As to whether the present system guarantees the kind of noise that is going about on zoning or appropriately reflected in the system and the thought of those who made the zone or made zoning the essential feature of a political party, it’s another matter all together.

I believe that the late President Yar Adua was elected on the basis of zoning, and having been elected on the basis of zoning, that election had within it a process where he and his Vice President (Jonathan then) ran on the same ticket. So it is to me a proper thing that the President who took over constitutionally should conclusively move on the basis for which they were elected and if it was that, that particular zone was given two terms, then it is proper that he should have it completed.

I believe that if one person who was elected on one zoning arrangement dies while in office, it is guaranteed by the constitution that the process provides for the other part of the ticket to continue. So I have no reason whatsoever to doubt in my mind that zoning is fully in place.

Time will come when we will pull everybody together and say let the best emerge from the country. But while we are building this state  to evolve a nation state and sense of national identity for all of us, let’s have some kind of consensus at least within one party that once the position is zoned all the other positions are zoned in relative to that.

It is not something that any country in any federation can afford to dismiss easily.
What about the character and the consciousness you talked about you have not mentioned that?

: No, I was only talking about the individual character of those in government. There are two types of people who are vying for political positions in the country today.

One group believes that politics is an investment and that when you put a little money into politics and you win a political position, then you collect every single dividend for yourself, your family and your friends. And they think that politics is about taking spoils there is so much money that government gives, so we might as well take.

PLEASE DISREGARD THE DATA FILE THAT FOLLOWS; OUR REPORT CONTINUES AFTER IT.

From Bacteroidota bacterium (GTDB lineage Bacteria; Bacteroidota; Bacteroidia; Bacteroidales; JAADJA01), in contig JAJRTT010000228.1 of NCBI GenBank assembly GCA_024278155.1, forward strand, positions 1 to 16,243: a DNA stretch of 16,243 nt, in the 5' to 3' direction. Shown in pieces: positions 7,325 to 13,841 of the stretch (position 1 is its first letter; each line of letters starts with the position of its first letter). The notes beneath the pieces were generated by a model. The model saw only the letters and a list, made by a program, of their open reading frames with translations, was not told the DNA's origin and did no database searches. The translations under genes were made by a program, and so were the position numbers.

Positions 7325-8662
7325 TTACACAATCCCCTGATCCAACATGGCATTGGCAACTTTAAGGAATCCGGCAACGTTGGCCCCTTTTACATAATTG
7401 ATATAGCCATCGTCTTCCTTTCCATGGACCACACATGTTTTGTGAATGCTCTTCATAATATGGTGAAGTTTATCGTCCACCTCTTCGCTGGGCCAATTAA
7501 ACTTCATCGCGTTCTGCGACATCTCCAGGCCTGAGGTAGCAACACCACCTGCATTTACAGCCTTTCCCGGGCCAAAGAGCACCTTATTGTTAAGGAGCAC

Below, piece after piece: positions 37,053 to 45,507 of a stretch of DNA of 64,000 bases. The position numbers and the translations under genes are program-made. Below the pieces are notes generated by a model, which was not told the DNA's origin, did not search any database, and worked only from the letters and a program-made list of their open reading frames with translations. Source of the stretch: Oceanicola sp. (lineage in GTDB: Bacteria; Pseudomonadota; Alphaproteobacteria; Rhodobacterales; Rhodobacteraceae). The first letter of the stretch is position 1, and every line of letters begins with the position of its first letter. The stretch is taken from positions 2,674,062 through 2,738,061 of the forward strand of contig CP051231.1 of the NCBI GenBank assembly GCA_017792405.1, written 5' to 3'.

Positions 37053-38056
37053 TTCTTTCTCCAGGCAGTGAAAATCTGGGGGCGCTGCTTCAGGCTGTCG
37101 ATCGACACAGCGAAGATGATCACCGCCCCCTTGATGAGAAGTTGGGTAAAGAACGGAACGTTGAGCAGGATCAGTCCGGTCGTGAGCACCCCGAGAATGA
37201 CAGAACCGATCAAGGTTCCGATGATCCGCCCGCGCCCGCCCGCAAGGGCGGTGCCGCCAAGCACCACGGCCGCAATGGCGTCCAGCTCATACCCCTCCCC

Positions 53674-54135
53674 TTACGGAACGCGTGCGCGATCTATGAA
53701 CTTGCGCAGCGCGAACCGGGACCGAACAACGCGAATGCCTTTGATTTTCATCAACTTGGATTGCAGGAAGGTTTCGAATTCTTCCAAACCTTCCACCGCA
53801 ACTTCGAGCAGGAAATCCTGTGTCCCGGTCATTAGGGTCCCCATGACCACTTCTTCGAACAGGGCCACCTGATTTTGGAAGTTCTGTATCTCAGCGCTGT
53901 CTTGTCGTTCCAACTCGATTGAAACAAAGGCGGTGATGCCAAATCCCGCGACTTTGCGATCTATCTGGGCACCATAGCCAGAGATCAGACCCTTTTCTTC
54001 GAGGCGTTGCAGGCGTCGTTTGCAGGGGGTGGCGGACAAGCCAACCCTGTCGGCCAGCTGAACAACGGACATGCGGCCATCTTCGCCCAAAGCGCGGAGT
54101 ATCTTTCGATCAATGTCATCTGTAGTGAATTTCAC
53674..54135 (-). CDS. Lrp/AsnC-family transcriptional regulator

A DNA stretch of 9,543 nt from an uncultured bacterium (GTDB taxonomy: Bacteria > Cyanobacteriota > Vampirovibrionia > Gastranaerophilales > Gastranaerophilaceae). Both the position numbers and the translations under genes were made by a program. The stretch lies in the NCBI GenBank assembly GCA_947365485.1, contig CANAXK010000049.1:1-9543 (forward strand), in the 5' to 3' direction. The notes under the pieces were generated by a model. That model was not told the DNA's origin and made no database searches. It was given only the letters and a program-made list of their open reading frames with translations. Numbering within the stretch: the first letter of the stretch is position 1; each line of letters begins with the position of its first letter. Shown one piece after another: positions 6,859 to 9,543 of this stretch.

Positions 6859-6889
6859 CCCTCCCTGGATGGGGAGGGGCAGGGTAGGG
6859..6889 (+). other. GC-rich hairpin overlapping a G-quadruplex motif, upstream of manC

And if chosen in a political party and one comes to power, that gives us the right to have the resources of the nation as our nation. That is if I am a president I appropriate the resources, I am the nation, if I am the governor of a state the governor is no longer an entity separate from the state. This is a classical case of bad governance.

The second category of people who go into governance, into political positions, who vie for political power, believe that politics is the capacity to do good, the capacity to serve rather than to have, is the major difference. When you serve, who are you serving?

We are serving the majority of the Nigerian people who do not have access to where national wealth is being shared, who also need to be given good roads, to have security,  who need to have their children educated in good educational system, who need to have good health and all the things that democracy and good governance entails.

These are the two clear view points; and the electorates should be in a position to say that this person’s character warrant his coming in.

We want somebody who will share resources across the board, and than you vote somebody and he is sharing with himself alone, or with his parents or with his wife or kids you have no complain because that is the person you chose and whom you elected if elections are fair.

If on the other hand you choose somebody who wants to serve, and direct resources to ameliorate the suffering of the down trodden, the oppressed people those who have presence but cannot express their presence to those who are clinging to the emergence of the society which is the majority of our people, then we should be given the right to elect such capable people.